Content tagged with "Insects, Spiders and Kin"

image of a Wheel Bug, Side View

Wheel Bug

Arilus cristatus
This large gray or brown insect carries something interesting on its back: Is it a cog, or a wheel, or a circular saw blade? It’s unmistakable!

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Photo of a whirligig beetle viewed from above

Whirligig Beetles

Species in the beetle family Gyrinidae
Groups of these aquatic beetles swim on the surface of water in quick, random patterns, searching for food. They have two pairs of eyes—one pair above the water, and one pair below—which helps them to quickly and accurately capture their prey.

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white backed garden spider

White-Backed Garden Spider

Argiope trifasciata
This species is similar to its close relative, the black-and-yellow garden spider. However, the white-backed garden spider is slightly smaller overall, with a pointier hind end. Also, the abdomen is patterned with many thin silver and yellow transverse lines and thicker black, spotty lines.

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image of a bold jumping spider

White-Spotted Jumping Spider (Bold Jumping Spider)

Phidippus audax
This jumping spider, like many other jumping spiders, is fuzzy, walks with jerky movements, jumps astonishingly long distances, and doesn't build webs. To identify this species, note the fuzzy, usually black body with white, orange, or reddish spots on the abdomen.

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Photo of wolf spider with young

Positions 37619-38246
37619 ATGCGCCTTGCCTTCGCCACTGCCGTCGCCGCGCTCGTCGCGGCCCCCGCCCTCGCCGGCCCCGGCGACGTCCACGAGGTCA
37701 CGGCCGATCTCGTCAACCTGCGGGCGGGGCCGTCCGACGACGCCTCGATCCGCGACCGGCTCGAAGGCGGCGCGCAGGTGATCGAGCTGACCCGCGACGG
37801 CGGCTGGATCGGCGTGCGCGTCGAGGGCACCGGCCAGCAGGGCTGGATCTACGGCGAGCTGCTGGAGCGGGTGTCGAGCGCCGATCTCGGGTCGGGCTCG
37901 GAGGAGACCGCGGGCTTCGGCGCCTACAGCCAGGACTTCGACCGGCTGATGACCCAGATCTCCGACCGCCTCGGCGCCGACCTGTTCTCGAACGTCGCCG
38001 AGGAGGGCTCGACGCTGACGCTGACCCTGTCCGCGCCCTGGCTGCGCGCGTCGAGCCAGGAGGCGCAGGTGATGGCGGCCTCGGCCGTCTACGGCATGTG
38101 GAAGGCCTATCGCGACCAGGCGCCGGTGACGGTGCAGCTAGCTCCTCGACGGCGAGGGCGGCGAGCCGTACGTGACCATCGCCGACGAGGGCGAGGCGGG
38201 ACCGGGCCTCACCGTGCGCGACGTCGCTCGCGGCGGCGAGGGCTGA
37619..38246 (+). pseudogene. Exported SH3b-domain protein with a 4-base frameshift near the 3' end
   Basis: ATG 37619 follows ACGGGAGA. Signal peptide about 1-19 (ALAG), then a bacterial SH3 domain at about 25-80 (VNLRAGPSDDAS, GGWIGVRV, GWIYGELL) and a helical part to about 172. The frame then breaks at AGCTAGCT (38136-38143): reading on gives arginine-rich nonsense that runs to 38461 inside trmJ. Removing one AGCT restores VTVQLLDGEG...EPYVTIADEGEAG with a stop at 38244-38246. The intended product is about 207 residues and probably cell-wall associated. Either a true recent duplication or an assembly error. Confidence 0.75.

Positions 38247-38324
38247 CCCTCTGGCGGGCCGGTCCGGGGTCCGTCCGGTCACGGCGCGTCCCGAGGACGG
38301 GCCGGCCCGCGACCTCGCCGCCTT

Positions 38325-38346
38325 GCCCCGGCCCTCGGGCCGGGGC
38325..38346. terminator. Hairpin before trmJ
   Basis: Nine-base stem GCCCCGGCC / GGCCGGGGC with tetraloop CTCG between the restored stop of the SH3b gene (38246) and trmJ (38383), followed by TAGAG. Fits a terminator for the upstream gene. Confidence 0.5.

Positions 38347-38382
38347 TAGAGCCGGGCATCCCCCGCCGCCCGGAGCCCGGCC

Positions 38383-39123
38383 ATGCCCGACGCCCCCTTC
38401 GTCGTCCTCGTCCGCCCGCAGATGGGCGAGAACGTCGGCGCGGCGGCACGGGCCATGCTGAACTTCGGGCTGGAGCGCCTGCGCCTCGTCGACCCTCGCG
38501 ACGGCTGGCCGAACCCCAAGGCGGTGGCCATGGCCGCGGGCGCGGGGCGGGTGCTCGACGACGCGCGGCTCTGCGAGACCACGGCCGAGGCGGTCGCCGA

Wolf Spiders

Numerous species and genera in our state.
These athletic spiders don't spin webs to catch their prey — they run it down like wolves! (Lone wolves, that is.) Wolf spiders have long legs and are usually gray, brown, black or tan with dark brown or black body markings (especially stripes). This family of spiders includes many of the most common spiders in Missouri as well as worldwide.

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Photo of a Xysticus crab spider, tan individual

Xysticus Crab Spiders

Xysticus spp.
There are several species of crab spiders in the genus Xysticus in Missouri. Generally larger than flower crab spiders, they are usually dull gray and brown and have brown, white or yellow markings, especially on the abdomen. They tend to live under bark or on the ground in leaf litter.

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Photo of an eastern yellowjacket


Most are in the genus Vespula
Yellowjackets are bee-sized social wasps that build paper nests, usually underground. Their defensive stinging makes them a major pest when they nest near people. If you want to eliminate a yellowjacket nest, consult a licensed exterminator.

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